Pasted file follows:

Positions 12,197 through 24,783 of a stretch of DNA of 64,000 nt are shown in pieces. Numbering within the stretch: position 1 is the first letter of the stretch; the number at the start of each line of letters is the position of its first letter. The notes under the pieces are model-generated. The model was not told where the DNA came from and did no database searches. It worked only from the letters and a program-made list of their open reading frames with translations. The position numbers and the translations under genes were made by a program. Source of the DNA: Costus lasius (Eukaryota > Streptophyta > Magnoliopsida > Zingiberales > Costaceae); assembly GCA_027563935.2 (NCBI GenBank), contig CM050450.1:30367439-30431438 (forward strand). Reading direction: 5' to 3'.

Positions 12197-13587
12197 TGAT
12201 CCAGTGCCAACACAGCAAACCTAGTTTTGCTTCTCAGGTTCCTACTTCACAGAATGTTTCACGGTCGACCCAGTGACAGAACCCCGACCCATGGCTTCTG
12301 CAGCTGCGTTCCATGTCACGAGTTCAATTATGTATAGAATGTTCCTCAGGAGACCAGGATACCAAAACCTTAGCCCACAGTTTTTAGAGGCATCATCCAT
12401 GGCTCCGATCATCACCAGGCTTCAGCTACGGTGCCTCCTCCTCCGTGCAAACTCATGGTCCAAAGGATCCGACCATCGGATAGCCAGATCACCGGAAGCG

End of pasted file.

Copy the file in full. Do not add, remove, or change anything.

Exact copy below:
Positions 12,197 through 24,783 of a stretch of DNA of 64,000 nt are shown in pieces. Numbering within the stretch: position 1 is the first letter of the stretch; the number at the start of each line of letters is the position of its first letter. The notes under the pieces are model-generated. The model was not told where the DNA came from and did no database searches. It worked only from the letters and a program-made list of their open reading frames with translations. The position numbers and the translations under genes were made by a program. Source of the DNA: Costus lasius (Eukaryota > Streptophyta > Magnoliopsida > Zingiberales > Costaceae); assembly GCA_027563935.2 (NCBI GenBank), contig CM050450.1:30367439-30431438 (forward strand). Reading direction: 5' to 3'.

Positions 12197-13587
12197 TGAT
12201 CCAGTGCCAACACAGCAAACCTAGTTTTGCTTCTCAGGTTCCTACTTCACAGAATGTTTCACGGTCGACCCAGTGACAGAACCCCGACCCATGGCTTCTG
12301 CAGCTGCGTTCCATGTCACGAGTTCAATTATGTATAGAATGTTCCTCAGGAGACCAGGATACCAAAACCTTAGCCCACAGTTTTTAGAGGCATCATCCAT
12401 GGCTCCGATCATCACCAGGCTTCAGCTACGGTGCCTCCTCCTCCGTGCAAACTCATGGTCCAAAGGATCCGACCATCGGATAGCCAGATCACCGGAAGCG